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abstract = "Bisphosphonates have become an important addition to the pharmacological armamentarium against postmenopausal osteoporosis. One of the major side effects of oral therapy with some nitrogen-containing bisphosphonates appears to be gastrointestinal (GI) intolerability, particularly esophageal irritation and ulceration. Because nitrogen-containing bisphosphonates can cause apoptosis in a variety of cell types in vitro, by inhibiting the mevalonate pathway, we hypothesized that the effect of these agents on the GI tract may be due to apoptosis or inhibition of growth of gut epithelial cells. A comparison between clodronate, etidronate, pamidronate, alendronate, and risedronate demonstrated that only the nitrogen-containing bisphosphonates were effective at inducing apoptosis or inhibiting proliferation of Caco-2 human epithelial cells in vitro, at concentrations of between 10 and 1000 mu mol/L. The ability of nitrogen-containing bisphosphonates to cause apoptosis and inhibit Caco-2 cell proliferation was due to inhibition of the mevalonate pathway, because the addition of farnesol, oxidized low-density lipoprotein (LDL) cholesterol, or especially geranylgeraniol suppressed the effects. Furthermore, pamidronate, alendronate, and risedronate inhibited protein prenylation in Caco-2 cells, as determined by analysis of the processing of Rap1A, a prenylated small GTPase. These studies suggest that the effects of nitrogen-containing bisphosphonates observed in the GI tract may be due to inhibition of proliferation or apoptosis of gut epithelial cells, following loss of prenylated proteins and sterols. (C) 2001 by Elsevier Science Inc. All rights reserved.",
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T1 - Nitrogen-containing bisphosphonates induce apoptosis of Caco-2 cells by inhibiting the mevalonate pathway: a model of bisphosphonate-induced gastrointestinal toxicity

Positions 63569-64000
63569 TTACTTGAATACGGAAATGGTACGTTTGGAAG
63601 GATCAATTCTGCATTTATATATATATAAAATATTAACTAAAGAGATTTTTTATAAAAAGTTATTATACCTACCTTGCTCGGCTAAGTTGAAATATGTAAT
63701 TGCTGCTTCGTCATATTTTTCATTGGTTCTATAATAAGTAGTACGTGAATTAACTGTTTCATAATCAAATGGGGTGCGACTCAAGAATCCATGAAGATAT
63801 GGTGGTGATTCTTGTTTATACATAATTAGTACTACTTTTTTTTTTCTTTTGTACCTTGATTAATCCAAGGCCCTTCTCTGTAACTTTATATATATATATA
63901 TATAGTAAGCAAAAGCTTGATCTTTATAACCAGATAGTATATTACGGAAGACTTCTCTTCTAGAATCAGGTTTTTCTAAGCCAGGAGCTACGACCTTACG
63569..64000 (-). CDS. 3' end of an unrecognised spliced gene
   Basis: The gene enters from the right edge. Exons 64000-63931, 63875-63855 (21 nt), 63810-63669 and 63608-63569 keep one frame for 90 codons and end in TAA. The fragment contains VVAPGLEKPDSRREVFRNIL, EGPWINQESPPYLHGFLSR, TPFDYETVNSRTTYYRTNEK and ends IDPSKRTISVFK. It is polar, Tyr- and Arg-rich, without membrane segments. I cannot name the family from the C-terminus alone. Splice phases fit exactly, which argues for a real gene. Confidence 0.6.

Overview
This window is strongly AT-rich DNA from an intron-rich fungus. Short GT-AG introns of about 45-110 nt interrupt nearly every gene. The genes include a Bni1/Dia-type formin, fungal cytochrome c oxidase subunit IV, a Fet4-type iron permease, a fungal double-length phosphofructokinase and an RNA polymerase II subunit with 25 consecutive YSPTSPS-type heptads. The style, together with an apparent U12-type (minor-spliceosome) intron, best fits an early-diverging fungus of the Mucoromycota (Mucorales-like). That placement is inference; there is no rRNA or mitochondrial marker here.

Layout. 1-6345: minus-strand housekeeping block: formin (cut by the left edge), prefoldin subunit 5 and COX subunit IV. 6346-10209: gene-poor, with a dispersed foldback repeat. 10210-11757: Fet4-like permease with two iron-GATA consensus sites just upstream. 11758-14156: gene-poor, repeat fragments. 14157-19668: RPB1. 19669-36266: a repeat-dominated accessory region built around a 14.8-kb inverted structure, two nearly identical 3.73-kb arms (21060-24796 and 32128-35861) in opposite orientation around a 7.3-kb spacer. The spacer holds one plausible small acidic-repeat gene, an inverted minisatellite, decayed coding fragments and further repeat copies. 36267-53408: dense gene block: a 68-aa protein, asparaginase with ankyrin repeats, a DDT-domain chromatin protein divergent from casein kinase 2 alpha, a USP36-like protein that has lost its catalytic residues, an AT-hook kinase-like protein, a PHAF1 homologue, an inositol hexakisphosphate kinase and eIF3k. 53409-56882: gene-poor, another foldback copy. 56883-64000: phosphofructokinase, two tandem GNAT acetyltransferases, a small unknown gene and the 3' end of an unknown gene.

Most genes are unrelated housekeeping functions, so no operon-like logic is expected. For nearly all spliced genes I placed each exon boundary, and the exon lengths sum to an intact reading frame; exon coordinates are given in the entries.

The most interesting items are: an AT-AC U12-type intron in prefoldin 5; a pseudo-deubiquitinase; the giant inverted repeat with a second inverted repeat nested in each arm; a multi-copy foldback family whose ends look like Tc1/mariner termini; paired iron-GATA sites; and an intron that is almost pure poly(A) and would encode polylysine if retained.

AU - Suri, S.

AU - Monkkonen, J.

AU - Blank, M.

AU - Phipps, R. J.

AU - Rogers, Michael John

PY - 2001

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N2 - Bisphosphonates have become an important addition to the pharmacological armamentarium against postmenopausal osteoporosis. One of the major side effects of oral therapy with some nitrogen-containing bisphosphonates appears to be gastrointestinal (GI) intolerability, particularly esophageal irritation and ulceration. Because nitrogen-containing bisphosphonates can cause apoptosis in a variety of cell types in vitro, by inhibiting the mevalonate pathway, we hypothesized that the effect of these agents on the GI tract may be due to apoptosis or inhibition of growth of gut epithelial cells. A comparison between clodronate, etidronate, pamidronate, alendronate, and risedronate demonstrated that only the nitrogen-containing bisphosphonates were effective at inducing apoptosis or inhibiting proliferation of Caco-2 human epithelial cells in vitro, at concentrations of between 10 and 1000 mu mol/L. The ability of nitrogen-containing bisphosphonates to cause apoptosis and inhibit Caco-2 cell proliferation was due to inhibition of the mevalonate pathway, because the addition of farnesol, oxidized low-density lipoprotein (LDL) cholesterol, or especially geranylgeraniol suppressed the effects. Furthermore, pamidronate, alendronate, and risedronate inhibited protein prenylation in Caco-2 cells, as determined by analysis of the processing of Rap1A, a prenylated small GTPase. These studies suggest that the effects of nitrogen-containing bisphosphonates observed in the GI tract may be due to inhibition of proliferation or apoptosis of gut epithelial cells, following loss of prenylated proteins and sterols. (C) 2001 by Elsevier Science Inc. All rights reserved.